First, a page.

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Dialogue is only solution for ending Ukraine crisis

By Chen Weihua | | Updated: 2023-02-23 15:52
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People queue for meals from World Central Kitchen food truck on a street in Kherson, Ukraine February 22, 2023. [Photo/Agencies]

There is much expectation from China's upcoming document on finding a political settlement to the yearlong Russia-Ukraine conflict. It should be noted that China has been clear and consistent in its stance on the Ukraine crisis and the way to resolve it.

China has been reiterating that sovereignty and territorial integrity of all countries should be respected, and emphasized that diplomacy and dialogue be used to de-escalate the Russia-Ukraine conflict that has caused huge sufferings to people not only in the countries directly involved but in other countries as well, especially in poor developing ones.

That, however, is not the position of the US-led NATO, which has been adding fuel to the fire so it could "see Russia weakened", as US Secretary of Defense Lloyd Austin said.

News reports suggest some Western leaders, including former UK prime minister Boris Johnson, might be behind the sudden stoppage of the Russia-Ukraine negotiations in Istanbul, Turkey, last spring.

Actually, the supply of weapons to Ukraine mostly by NATO members, from US-made HIMARS rockets to the recently announced German-made Leopard tanks, signifies the abandonment of diplomacy and escalation of fighting and people's suffering. And the potential delivery of long-range missiles and fighter jets to Ukraine could help NATO achieve its goal of escalating and prolonging the Russia-Ukraine conflict.

French President Emmanuel Macron is probably the most active Western leader trying to mediate between Moscow and Kyiv to end the conflict. But he was severely criticized last year for saying that it is important that Russia is not humiliated and the West give security guarantee to Russia. He also received flak last week for saying that France wants to see Russia defeated but not crushed.

The extreme political correctness of NATO member states and their allies has prevented their statesmen from using diplomatic means to resolve the Russia-Ukraine conflict. This has given many politicians the chance to use the crisis to gain political capital.

Worse, despite Russian President Vladimir Putin saying that Moscow is willing to "negotiate with everyone involved in this process about acceptable solutions", NATO Secretary General Jens Stoltenberg insisted there is no sign that Russia is preparing for peace and claimed the right conditions for peace are not there.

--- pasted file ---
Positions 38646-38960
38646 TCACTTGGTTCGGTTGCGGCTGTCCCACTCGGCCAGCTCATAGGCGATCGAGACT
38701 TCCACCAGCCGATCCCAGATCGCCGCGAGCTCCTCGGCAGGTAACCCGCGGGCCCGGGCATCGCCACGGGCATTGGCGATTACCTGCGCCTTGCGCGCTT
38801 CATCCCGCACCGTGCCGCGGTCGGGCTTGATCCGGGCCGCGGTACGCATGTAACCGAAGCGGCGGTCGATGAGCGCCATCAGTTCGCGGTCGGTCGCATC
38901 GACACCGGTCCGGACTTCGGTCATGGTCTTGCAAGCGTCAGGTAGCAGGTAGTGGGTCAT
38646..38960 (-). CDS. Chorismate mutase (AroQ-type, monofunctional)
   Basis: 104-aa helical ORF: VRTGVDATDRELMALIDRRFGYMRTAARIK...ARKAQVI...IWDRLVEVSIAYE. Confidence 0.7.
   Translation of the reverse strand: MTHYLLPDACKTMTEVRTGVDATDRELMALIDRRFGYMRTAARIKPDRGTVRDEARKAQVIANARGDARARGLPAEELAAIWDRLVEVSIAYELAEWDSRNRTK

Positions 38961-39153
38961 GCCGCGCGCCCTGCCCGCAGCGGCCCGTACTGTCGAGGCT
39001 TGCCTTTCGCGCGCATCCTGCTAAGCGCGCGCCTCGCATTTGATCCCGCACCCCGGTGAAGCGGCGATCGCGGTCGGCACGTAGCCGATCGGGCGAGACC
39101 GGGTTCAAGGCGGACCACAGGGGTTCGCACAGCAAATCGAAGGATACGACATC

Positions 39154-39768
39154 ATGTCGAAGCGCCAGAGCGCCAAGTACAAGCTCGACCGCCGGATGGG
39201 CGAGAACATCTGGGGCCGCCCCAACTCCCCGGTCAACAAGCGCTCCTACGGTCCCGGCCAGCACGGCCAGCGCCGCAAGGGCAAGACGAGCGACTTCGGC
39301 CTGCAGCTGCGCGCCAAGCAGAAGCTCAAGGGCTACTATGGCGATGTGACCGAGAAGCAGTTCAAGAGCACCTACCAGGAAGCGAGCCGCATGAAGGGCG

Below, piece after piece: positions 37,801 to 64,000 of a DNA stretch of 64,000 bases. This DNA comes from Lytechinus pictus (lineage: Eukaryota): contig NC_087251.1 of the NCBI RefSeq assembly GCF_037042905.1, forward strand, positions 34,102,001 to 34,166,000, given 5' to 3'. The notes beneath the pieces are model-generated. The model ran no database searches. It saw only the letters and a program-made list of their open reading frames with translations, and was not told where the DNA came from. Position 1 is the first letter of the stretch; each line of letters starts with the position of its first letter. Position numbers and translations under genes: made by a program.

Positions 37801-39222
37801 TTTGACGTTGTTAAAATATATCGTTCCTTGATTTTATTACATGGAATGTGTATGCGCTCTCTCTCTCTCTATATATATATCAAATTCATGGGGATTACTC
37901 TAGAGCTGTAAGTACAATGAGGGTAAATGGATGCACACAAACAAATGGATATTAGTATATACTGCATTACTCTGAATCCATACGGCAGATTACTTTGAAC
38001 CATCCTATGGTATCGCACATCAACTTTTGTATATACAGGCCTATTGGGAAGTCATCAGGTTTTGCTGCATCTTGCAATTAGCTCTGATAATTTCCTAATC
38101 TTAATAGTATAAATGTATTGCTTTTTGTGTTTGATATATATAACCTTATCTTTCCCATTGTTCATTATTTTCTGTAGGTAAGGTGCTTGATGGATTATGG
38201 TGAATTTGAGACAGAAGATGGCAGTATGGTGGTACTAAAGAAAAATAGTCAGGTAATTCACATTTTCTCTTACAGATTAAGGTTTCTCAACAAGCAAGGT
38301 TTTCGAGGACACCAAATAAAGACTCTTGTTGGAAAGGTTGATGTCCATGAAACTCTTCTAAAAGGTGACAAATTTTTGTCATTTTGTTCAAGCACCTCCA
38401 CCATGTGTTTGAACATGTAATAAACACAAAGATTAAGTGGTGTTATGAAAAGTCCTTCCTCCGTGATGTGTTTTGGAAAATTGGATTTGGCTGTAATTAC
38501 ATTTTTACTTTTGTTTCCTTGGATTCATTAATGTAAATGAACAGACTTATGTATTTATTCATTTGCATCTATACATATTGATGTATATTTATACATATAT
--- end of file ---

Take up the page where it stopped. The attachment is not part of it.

Contrary to some people's claims, no solution to the conflict can be found on the battlefield.

The conditions different sides want to create to resolve the Ukraine crisis are very different from one another. But that's exactly why they should hold talks — because that will allow them to better understand each other and narrow their differences.

Given the near absence of diplomacy and some countries' efforts to escalate the conflict, concerns over a wider war breaking out have been rising. In fact, that is how Europe sleepwalked into World War I. And a direct war between Russia and NATO, two major nuclear powers, could mean the demise of human race.

The US and its NATO allies have committed a blunder by trying to link the Ukraine crisis with the situation across the Taiwan Straits, in a bid to prevent China from achieving national reunification. While Ukraine is a sovereign country, Taiwan is an integral part of China — a fact that is recognized by the UN and countries across the world, including the United States and other NATO members.

The latest US efforts to spread rumors about Beijing possibly planning to supply "lethal weapons" to Moscow are an attempt to draw the world's attention away from the fact that the US has been fueling the conflict and profiting from the increasing arms sales to Ukraine, Europe and Taiwan.

The US and NATO may consider themselves to be "the world", but some 85 percent of the global population — in Asia, Africa and Latin America — are calling for de-escalation of the conflict through diplomatic means, just like China has been advocating over the past year.

The author is chief of China Daily EU Bureau based in Brussels.

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